October is Domestic Violence Awareness Month. Domestic violence in our society is a widespread, life-threatening epidemic. It affects millions of women regardless of their age, economic status, race, religion, or level of education.
It is one thing for survivors of domestic violence to escape a physically abusive relationship; many of them are left with scars that are a visible reminder of what they endured. But financial abuse is the invisible scar that damages a survivor’s economic wellbeing. Once victims do break free from a violent household, they are left without any financial means to support themselves or their children. Their credit is ruined, their job has been compromised, and their personal property has been destroyed.
More than 40% of Americans say they don’t understand financial abuse. Abusers control by: denying access to money or credit cards; interfering with rent or mortgage payments; and/or forbidding work outside the home. For many survivors, years of conditioning reinforced their belief that they are unable to manage money.
How do survivors of financial abuse begin to build, or re-build, a sense of financial literacy that will allow them to navigate this complex financial world we live in? House of Ruth has been selected by the Allstate Foundation to join the national Purple Purse Fundraising Challenge to spotlight financial abuse as a growing form of domestic violence. Throughout the month of October, they are dedicating their mission to this national campaign to strengthen the way they engage others about the topic of financial abuse.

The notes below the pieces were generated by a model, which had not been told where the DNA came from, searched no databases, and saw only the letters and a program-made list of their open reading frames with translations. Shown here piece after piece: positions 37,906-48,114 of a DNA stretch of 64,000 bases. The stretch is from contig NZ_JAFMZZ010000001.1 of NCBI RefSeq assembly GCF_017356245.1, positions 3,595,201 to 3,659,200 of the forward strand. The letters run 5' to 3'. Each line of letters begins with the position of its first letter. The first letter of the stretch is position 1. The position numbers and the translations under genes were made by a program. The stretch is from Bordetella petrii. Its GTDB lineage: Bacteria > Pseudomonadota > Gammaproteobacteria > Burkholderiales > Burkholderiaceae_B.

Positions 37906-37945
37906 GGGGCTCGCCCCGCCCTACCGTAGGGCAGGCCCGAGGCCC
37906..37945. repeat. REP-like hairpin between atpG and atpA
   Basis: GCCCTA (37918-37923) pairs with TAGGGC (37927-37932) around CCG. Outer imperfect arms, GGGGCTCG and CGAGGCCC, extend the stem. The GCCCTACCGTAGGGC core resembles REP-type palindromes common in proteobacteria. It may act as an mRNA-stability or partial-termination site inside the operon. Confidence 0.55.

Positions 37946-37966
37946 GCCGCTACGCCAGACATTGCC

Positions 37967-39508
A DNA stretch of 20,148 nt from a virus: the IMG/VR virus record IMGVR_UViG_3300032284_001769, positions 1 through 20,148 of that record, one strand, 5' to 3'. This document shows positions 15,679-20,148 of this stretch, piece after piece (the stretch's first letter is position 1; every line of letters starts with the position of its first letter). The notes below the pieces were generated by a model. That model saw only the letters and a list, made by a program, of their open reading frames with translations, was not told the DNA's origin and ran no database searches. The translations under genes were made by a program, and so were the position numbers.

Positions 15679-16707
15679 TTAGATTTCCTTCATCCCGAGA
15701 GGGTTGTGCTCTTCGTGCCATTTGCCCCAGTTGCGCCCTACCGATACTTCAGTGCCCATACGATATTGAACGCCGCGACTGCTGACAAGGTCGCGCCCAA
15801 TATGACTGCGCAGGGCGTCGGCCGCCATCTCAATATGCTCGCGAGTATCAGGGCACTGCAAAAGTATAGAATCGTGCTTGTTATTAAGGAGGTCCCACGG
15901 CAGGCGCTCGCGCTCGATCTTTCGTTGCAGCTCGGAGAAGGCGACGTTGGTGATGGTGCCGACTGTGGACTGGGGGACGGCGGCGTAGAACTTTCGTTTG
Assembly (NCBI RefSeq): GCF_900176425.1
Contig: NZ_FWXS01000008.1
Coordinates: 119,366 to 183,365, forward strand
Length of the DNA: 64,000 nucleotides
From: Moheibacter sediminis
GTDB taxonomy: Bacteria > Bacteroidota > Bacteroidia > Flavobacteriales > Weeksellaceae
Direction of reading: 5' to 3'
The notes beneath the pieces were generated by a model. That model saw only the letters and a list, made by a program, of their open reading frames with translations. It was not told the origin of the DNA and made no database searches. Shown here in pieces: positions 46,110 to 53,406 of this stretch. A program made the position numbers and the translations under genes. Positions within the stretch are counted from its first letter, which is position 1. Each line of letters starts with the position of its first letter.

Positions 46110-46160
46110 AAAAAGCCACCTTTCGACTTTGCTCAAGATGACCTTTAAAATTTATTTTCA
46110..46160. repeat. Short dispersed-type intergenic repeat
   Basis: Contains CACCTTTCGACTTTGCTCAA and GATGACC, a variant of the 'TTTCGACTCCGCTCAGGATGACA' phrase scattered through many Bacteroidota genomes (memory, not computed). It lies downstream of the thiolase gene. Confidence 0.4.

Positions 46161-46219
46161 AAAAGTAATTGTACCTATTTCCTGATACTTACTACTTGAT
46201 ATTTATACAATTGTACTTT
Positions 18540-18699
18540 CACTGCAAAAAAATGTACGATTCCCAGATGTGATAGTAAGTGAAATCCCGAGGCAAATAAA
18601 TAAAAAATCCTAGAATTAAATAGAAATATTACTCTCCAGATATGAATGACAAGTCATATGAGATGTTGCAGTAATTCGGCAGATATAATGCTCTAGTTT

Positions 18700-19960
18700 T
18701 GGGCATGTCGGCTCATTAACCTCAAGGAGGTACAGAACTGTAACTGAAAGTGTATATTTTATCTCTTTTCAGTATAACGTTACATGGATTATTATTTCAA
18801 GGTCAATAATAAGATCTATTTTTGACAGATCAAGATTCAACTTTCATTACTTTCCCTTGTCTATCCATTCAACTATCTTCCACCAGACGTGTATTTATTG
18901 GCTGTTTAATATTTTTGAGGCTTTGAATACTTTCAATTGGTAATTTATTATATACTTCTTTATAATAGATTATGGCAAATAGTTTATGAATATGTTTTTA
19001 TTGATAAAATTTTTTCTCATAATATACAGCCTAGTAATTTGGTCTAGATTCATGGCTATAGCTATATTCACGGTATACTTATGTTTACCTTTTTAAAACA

One in four women experience some form of domestic violence in their lifetime. Of those women, 98% will also suffer from financial abuse – a tactic carried out by abusers that makes it even more difficult for victims to break free. “My abusive husband blocked my access to our checking account,” recalls Melanie, a survivor. “Once I was out of that relationship, I opened my own account and put security measures on it to protect it.”
House of Ruth hopes to empower survivors, like Melanie, with an understanding of how to budget and manage their own money and to develop their own financial goals. This will give them the confidence to make the right financial choices for themselves and their children. They also want to build survivors’ knowledge of identity theft, consumer credit, banking and child support, among other financial issues. Help them reach their goal by pledging, donating, sharing, or engaging with House of Ruth and the Purple Purse Challenge at http://bit.ly/purplepurse2015.
Submitted by House of Ruth